By Nate Raymond
(Reuters) - A Connecticut man was found guilty on Wednesday on charges he ran a Ponzi scheme while he was a teenager in which he falsely promised high investment returns by reselling electronics online and promoting concerts.
Ian Parker Bick, 20, of Danbury, Connecticut, was convicted by a federal jury in New Haven on six counts of wire fraud and one count of money laundering, prosecutors said.
Jurors acquitted Bick on three counts and could not reach a verdict on four other counts, prosecutors said. He is scheduled to be sentenced on March 2.
Jonathan Einhorn, Bick's lawyer, promised to appeal the conviction, and called the prosecution a "classic case of the government overcharging."
Prosecutors alleged that more than 15 investors were defrauded out of nearly $500,000 by Bick, who was indicted in January.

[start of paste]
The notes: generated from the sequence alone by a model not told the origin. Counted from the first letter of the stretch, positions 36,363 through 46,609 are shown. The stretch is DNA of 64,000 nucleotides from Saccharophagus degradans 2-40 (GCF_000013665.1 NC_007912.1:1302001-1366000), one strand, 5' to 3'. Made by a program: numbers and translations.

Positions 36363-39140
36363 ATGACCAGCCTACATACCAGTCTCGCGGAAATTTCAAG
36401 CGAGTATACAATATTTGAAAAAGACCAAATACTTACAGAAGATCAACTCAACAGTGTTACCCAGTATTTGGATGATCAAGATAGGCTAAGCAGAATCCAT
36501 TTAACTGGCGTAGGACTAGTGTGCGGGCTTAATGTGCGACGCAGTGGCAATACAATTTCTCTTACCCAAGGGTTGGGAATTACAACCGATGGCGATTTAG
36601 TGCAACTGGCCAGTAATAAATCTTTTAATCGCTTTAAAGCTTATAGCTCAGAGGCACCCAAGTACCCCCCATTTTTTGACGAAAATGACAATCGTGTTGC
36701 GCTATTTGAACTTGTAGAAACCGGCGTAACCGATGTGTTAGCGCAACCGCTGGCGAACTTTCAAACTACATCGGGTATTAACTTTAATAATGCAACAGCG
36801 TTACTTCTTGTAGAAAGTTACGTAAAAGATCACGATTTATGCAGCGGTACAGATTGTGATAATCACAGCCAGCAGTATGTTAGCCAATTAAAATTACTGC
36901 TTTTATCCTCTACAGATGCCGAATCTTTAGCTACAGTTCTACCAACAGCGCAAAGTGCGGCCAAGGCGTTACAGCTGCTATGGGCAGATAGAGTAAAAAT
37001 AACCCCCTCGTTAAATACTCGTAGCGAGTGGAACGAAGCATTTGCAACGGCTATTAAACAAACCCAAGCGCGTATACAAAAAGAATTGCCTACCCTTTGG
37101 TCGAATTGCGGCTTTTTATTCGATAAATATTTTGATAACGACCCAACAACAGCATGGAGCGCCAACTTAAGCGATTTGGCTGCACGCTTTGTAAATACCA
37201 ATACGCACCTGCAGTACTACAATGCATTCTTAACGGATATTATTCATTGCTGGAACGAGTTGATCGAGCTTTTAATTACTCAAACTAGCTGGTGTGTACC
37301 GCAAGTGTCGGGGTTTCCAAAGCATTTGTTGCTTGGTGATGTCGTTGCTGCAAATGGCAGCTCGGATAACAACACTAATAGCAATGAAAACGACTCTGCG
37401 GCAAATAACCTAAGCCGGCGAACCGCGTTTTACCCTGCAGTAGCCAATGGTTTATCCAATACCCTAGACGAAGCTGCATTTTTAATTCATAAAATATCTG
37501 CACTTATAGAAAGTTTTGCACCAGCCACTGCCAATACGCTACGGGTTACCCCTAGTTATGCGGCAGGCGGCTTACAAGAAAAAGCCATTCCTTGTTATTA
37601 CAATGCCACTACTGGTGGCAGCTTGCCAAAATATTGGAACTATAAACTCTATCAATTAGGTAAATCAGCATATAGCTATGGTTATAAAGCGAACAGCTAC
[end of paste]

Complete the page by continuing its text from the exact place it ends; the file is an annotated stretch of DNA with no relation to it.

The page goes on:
The mixed verdict means Bick was only convicted in connection with some of that money, said Einhorn, who added his client was found not guilty in connection with $225,000 prosecutors alleged was defrauded from one of the investors.
Prosecutors had charged that starting in 2012, Bick used the entities This Is Where It's At Entertainment, Planet Youth Entertainment, W&B Wholesale and W&B Investments to solicit funds from friends, former classmates and their parents.
Prosecutors said Bick, who was 17 when the alleged scheme began, falsely told investors he could generate high returns through a business reselling electronics like iPhones and tablets and by organizing and promoting concerts in Connecticut and Rhode Island.
Connecticut U.S. Attorney Deirdre Daly said in a statement that Bick "repeatedly lied to victim investors, took their money and used it to take trips with friends, on shopping sprees, to purchase jet skis, and also to pay off previous investors who were promised unrealistic returns."
(Reporting by Nate Raymond in New York; Editing by Peter Cooney)